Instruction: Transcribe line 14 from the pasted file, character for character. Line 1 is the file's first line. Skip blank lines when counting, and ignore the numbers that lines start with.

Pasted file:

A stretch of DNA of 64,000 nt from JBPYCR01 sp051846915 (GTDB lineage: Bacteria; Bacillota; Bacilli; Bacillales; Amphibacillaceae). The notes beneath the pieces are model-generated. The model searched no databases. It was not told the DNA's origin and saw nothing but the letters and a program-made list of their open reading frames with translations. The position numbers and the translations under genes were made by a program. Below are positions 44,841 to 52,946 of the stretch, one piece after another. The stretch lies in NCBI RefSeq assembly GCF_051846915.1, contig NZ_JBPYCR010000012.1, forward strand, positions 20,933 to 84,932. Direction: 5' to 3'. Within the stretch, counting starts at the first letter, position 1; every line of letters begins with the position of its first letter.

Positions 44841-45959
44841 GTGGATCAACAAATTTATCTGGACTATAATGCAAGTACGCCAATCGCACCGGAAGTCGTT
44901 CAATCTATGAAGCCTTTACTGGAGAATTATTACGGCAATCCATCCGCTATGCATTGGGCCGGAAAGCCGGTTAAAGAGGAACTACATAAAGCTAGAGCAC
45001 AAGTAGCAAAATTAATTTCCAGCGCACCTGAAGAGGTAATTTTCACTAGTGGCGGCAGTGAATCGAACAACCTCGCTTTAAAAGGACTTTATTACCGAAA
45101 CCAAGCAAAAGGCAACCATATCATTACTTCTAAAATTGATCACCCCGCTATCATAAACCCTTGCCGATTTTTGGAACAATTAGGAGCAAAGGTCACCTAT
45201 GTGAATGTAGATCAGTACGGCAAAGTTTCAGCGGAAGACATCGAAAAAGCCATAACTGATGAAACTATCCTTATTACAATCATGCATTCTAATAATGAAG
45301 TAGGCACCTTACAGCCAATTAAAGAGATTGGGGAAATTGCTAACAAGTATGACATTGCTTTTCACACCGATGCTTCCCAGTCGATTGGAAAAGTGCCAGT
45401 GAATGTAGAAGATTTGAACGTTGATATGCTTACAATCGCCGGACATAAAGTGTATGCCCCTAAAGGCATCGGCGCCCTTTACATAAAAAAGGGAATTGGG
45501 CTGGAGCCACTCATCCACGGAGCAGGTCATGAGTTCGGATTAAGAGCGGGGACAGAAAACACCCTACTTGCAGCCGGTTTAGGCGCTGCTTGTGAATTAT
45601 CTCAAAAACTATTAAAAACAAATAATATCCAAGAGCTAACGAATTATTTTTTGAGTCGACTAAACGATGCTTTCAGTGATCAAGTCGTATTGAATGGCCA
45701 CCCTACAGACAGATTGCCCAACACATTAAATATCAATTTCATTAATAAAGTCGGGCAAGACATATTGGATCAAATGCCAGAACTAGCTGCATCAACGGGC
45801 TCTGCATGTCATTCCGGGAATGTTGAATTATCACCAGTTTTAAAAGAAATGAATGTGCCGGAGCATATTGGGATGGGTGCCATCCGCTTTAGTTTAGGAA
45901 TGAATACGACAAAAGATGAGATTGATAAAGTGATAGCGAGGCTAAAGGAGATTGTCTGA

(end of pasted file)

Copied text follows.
45901 TGAATACGACAAAAGATGAGATTGATAAAGTGATAGCGAGGCTAAAGGAGATTGTCTGA